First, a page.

It is likely that Saint George was born to a Christian noble family in Lod, Syria Palaestina, during the late third century between about 275 AD and 285 AD, and he died in Nicomedia. His father, Gerontius, was a Roman army official from Cappadocia and his mother, Polychronia, was from Palestine. They were both Christians and from noble families of Anici, so the child was raised with Christian beliefs. They decided to call him Georgius, meaning 'worker of the land'. At the age of fourteen George lost his father; a few years later George's mother, Polychronia, died. Eastern accounts give the names of his parents as Anastasius and Theobaste.
Then George decided to go to Nicomedia, the administrative capital of the eastern empire, and present himself to Emperor Diocletian in hope of a military appointment. Diocletian welcomed him with open arms, as he had known his father, Gerontius — one of his finest soldiers. By his late twenties, George had been promoted to the rank of tribunus militum and stationed as an imperial guard of the emperor at Nicomedia.
In the year AD 302, Diocletian (influenced by Galerius) issued an edict that every Christian soldier in the army should be arrested and every other soldier should offer a sacrifice to the Roman gods of the time. However George dissented and with the courage of his faith approached the emperor. Diocletian was upset, not wanting to lose his best tribune and the son of his best official, Gerontius. George loudly denounced the emperor's edict, and in front of his fellow soldiers and military tribunes professed himself a Christian and confessed his worship of Jesus Christ. Diocletian attempted to convert George, even offering gifts of land, money and slaves if he made a sacrifice to the Roman gods. The Emperor made many offers, but George never accepted.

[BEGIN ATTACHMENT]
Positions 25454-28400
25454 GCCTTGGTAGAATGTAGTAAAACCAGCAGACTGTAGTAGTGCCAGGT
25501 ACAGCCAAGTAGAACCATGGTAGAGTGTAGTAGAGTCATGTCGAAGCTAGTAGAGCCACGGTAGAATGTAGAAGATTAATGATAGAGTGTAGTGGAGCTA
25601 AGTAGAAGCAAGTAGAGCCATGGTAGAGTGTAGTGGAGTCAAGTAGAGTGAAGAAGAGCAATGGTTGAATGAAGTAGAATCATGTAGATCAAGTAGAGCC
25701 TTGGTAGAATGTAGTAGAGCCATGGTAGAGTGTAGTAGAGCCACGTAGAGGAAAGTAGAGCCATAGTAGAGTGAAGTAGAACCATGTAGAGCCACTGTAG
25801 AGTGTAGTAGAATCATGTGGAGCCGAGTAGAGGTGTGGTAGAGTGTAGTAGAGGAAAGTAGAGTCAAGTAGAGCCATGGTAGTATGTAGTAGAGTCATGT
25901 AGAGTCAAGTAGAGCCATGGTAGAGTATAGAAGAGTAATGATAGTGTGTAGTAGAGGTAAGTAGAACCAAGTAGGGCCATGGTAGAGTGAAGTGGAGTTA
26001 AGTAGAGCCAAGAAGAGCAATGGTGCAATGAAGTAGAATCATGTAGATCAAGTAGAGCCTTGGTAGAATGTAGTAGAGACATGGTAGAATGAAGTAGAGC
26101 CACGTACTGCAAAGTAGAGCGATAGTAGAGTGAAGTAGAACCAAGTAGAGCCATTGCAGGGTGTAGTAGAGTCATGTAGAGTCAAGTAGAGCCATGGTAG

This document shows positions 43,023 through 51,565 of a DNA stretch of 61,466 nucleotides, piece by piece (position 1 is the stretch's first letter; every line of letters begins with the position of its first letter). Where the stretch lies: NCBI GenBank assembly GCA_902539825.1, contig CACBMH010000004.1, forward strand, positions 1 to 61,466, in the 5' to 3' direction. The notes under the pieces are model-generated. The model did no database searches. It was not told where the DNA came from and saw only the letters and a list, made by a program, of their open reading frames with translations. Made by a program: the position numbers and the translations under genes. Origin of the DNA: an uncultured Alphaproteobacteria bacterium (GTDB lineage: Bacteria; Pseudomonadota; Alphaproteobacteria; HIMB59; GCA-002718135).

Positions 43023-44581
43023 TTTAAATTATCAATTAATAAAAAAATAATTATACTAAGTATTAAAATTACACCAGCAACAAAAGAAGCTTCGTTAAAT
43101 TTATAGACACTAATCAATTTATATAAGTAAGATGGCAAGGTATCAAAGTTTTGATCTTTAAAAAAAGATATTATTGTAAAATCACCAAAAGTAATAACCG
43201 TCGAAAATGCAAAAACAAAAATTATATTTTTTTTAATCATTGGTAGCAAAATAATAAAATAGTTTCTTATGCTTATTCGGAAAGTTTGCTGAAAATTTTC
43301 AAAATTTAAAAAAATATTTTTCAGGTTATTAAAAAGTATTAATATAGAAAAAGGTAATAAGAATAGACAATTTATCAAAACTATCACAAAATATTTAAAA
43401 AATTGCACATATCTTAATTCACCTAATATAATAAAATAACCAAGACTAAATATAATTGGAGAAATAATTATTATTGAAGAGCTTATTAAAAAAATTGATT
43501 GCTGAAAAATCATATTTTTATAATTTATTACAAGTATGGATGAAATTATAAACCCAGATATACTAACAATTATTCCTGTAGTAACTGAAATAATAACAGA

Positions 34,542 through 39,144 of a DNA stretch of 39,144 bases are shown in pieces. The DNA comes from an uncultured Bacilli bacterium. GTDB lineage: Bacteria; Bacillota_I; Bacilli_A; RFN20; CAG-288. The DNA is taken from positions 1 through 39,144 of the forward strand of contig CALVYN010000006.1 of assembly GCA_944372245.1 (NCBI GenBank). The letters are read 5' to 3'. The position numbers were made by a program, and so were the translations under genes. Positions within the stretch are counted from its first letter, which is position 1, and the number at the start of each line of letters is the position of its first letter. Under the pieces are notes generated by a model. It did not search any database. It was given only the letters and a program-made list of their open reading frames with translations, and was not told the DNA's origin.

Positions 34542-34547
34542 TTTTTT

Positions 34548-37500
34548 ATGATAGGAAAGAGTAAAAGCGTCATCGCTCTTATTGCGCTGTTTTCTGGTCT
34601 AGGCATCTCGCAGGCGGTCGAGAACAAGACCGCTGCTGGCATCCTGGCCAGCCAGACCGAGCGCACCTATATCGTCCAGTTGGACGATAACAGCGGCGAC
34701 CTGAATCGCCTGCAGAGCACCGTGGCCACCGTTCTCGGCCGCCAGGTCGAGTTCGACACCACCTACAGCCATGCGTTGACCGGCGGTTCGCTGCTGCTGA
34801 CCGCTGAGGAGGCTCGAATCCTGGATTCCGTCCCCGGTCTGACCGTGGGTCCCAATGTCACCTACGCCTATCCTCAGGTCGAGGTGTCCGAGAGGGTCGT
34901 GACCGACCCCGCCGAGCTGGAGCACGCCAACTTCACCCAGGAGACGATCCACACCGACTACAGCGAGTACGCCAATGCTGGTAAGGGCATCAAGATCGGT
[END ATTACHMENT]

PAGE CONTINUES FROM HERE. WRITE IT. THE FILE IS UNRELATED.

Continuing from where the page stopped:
Finally, recognizing the futility of his efforts, Diocletian commanded that George be executed for his refusal. Before the execution George gave his wealth to the poor and prepared himself. After various torture sessions, including laceration on a wheel of swords in which he was resuscitated three times, George was executed by decapitation before Nicomedia's city wall, on April 23, 303. A witness of his suffering convinced Empress Alexandra and Athanasius, a pagan priest, to become Christians as well, and so they joined George in martyrdom. His body was returned to Lydda in Palestine for burial, where Christians soon came to honour him as a martyr.:166